A new era at Sheerness RNLI as state of the art Shannon lifeboat arrives
The long wait for the volunteer crew at Sheerness RNLI finally came to an end today when they welcomed their new Shannon class lifeboat to her moorings in Sheerness Dockyard.
After a long delay as a result of the Coronavirus pandemic, the state-of-the-art Shannon class vessel arrived at her new permanent home of Sheerness on Wednesday 28 April 2021, after leaving the RNLI’s headquarters in Poole, Dorset on Tuesday.
The new £2.2 million lifeboat will transform the way Sheerness RNLI volunteers are able to save lives at sea. With a top speed of 25 knots and a range of 250 nautical miles, the self-righting lifeboat is ideally suited for offshore searches or equally for rescues in calmer shallower waters, such as the creeks and channels of the Medway.
The Shannon, which has been designed completely in-house by the RNLI, is the first modern all-weather lifeboat to be propelled by waterjets instead of traditional propellers such as those used by the station’s current Trent class lifeboat.
Twinned with two Scania 650hp engines it means the new lifeboat is not only massively powerful, but is also incredibly manoeuvrable in waters as shallow as one metre in depth – ideally suited for the varied conditions in which Sheerness RNLI operates.
The station’s new Shannon, number 13-38, Judith Copping Joyce replaces the previous Trent Class Lifeboat The George and Ivy Swanson which has served the station well for the last 26 years and holds lots of memories for her crew, a number of whom were actually RNLI volunteers when she first arrived at Sheerness.
The long-serving lifeboat will continue protecting local waters for a few weeks yet while the volunteers complete their training on the Judith Copping Joyce. Once done, the new Shannon will become operational.
The new lifeboat for Sheerness was made possible due to an incredible legacy left by Judith Copping Joyce who lived in Barnet, Hertfordshire. When she passed away in May 2017 she left her entire estate to the RNLI and her executors thought it would be a fitting tribute if a lifeboat could be named after her.
The arrival of a new lifeboat is usually greeted with great fanfare but due to Coronavirus restrictions the celebrations were kept low key. The new vessel left Poole on Monday, and moored up overnight at Newhaven RNLI on Tuesday afternoon evening.
Bedecked with flags, the Judith Copping Joyce was met off Queenborough on Wednesday afternoon by The George and Ivy Swanson and the Sheerness D class inshore lifeboat, Buster where the three lifeboats pulled alongside each other for photographs. It is hoped that once Coronavirus restrictions are eased there will be an opportunity for local people to get a closer look at their new lifeboat.
Sheerness RNLI lifeboat coxswain Robin Castle said : ‘the ultra modern technology and design of the Shannon will enhance our lifesaving capability in the Thames and Medway Estuary waters.The crew will now undergo intense training on the new lifeboat, learning new and adapting existing techniques with the aim that the new all-weather lifeboat becomes operational in the next few months.’
The new Sheerness lifeboat is the latest Shannon class to be built at the state of the art facility in Poole, the All-Weather Lifeboat Centre (ALC). The construction of the new lifeboat started back in 2019 and has undertaken many stages of manufacturing at the ALC including the construction of the hull, combining the superstructure and the hull, paint and fit out, before finally arriving at Sheerness yesterday.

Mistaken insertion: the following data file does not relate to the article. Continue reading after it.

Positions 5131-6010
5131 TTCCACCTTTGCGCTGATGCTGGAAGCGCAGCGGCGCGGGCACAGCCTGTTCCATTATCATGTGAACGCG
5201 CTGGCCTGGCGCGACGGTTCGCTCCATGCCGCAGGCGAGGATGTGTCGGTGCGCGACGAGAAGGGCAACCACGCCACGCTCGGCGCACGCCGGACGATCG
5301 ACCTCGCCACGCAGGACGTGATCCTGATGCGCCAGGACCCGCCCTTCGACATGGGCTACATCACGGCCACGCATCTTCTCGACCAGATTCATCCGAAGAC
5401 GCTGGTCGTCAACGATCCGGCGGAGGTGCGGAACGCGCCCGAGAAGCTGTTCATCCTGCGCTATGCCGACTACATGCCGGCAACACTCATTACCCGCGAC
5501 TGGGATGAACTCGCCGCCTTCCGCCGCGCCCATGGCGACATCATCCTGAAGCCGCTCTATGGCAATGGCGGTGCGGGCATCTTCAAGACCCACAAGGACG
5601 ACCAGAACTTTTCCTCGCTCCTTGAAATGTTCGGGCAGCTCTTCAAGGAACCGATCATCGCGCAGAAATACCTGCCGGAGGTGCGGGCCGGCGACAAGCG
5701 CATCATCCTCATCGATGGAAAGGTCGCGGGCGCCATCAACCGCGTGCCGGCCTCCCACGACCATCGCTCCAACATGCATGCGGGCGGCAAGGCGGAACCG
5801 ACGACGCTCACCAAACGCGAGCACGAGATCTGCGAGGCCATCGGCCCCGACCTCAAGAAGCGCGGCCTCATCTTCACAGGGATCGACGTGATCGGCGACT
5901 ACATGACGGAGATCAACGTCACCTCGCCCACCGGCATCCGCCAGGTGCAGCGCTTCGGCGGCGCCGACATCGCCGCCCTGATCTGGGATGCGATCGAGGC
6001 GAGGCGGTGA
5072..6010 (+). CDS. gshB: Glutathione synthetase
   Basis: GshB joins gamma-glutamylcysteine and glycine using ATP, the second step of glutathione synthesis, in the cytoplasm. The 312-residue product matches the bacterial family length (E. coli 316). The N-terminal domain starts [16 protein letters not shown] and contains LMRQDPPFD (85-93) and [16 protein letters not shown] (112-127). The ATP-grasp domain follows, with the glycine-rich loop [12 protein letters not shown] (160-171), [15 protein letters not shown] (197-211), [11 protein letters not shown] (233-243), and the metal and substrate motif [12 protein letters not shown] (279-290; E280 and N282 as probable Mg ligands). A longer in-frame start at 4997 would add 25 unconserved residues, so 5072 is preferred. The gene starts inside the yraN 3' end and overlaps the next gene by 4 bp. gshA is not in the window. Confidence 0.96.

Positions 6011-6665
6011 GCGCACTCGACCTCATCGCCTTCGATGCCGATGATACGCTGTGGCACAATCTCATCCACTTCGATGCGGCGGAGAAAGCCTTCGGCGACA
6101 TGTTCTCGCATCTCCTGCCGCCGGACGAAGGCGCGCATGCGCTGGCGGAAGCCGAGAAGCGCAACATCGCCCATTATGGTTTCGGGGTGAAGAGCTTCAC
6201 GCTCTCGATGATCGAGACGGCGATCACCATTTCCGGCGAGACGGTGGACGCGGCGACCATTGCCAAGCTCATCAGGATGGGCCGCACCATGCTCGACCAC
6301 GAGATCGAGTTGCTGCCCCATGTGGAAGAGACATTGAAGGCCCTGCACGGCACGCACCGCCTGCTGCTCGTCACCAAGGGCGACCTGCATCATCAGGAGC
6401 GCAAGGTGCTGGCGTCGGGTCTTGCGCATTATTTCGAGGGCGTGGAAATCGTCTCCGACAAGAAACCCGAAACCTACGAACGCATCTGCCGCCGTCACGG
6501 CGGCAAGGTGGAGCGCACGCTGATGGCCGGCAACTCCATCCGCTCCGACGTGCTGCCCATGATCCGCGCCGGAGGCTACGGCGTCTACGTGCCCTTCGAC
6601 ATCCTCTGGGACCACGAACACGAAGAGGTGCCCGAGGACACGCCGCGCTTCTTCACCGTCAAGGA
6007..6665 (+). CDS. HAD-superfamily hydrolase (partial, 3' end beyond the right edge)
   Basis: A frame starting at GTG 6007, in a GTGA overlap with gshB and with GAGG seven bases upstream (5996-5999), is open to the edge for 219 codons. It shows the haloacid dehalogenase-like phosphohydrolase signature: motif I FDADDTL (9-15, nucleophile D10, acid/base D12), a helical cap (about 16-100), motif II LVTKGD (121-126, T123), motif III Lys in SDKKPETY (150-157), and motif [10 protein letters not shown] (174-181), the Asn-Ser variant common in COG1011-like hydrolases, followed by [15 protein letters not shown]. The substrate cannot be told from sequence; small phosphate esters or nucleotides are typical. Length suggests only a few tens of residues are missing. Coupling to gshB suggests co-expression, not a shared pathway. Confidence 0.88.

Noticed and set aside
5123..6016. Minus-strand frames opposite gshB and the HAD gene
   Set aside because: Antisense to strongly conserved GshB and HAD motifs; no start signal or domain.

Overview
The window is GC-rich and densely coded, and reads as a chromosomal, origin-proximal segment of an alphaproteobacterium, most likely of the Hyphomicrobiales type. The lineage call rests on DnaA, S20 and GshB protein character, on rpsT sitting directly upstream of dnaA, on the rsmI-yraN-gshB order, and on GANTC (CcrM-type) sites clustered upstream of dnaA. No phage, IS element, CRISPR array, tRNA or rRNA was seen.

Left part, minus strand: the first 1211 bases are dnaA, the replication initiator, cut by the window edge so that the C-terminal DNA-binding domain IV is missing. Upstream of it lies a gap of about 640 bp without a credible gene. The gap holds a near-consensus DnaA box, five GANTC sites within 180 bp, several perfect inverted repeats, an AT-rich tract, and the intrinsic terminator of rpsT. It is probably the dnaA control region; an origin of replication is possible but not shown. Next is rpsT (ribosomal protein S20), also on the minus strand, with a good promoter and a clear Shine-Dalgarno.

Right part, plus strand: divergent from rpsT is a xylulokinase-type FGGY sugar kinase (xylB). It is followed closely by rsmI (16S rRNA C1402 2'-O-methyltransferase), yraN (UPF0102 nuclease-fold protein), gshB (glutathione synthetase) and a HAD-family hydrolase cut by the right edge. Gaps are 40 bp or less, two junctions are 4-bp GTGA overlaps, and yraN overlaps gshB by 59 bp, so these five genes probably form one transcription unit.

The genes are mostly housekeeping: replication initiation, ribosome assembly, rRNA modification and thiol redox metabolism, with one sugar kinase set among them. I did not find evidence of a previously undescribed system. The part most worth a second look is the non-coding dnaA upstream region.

Notes to Editors
In 1969 the Royal National Lifeboat Institution decided to place a Lifeboat at Sheerness on evaluation, the Lifeboat was the “Ernest William and Elizabeth Ellen Hinde ”
In 1970 the Committee of Management decided to establish Sheerness as a permanent Lifeboat Station provided a satisfactory berth be made available.
Today Sheerness is one of the busiest Lifeboat stations within the RNLI, regularly launching over 100 times per year between both boats. The station is located within Sheerness Docks which does not have public access however our boats and crew can be seen at various public events in and around the Swale area.
Measuring just over 13m in length and weighing in at 18 tonnes, the Shannon is the smallest and lightest of current all-weather lifeboats.
The safety and welfare of the RNLI’s volunteer crews was a key priority in the development of the Shannon class lifeboat. The hull is designed to minimise slamming of the boat in heavy seas, while shock-absorbing seats further protect the crew from impact when powering through the waves. Also, an improved Systems and Information Management System (SIMS) allows the crew to operate and monitor many of the lifeboat's functions from the safety of their seats.
As with all RNLI all-weather lifeboats, the Shannon class is designed to be inherently self-righting, returning to an upright position in the event of a capsize. The Shannon lifeboat also carries comprehensive medical equipment including oxygen and full resuscitation kit, Entonox for pain relief, large responder bag and three different stretchers. The basket stretcher can be securely mounted on the wheelhouse floor.
RNLI Media contacts:
Paul Dunt, Regional Media Officer (South East), 0207 6207426, 07785 296252 email@example.com
Key facts about the RNLI
The RNLI charity saves lives at sea. Its volunteers provide a 24-hour search and rescue service around the United Kingdom and Republic of Ireland coasts. The RNLI operates over 238 lifeboat stations in the UK and Ireland and, in a normal year, more than 240 lifeguard units on beaches around the UK and Channel Islands. The RNLI is independent of Coastguard and government and depends on voluntary donations and legacies to maintain its rescue service. Since the RNLI was founded in 1824, its lifeboat crews and lifeguards have saved over 142,700 lives.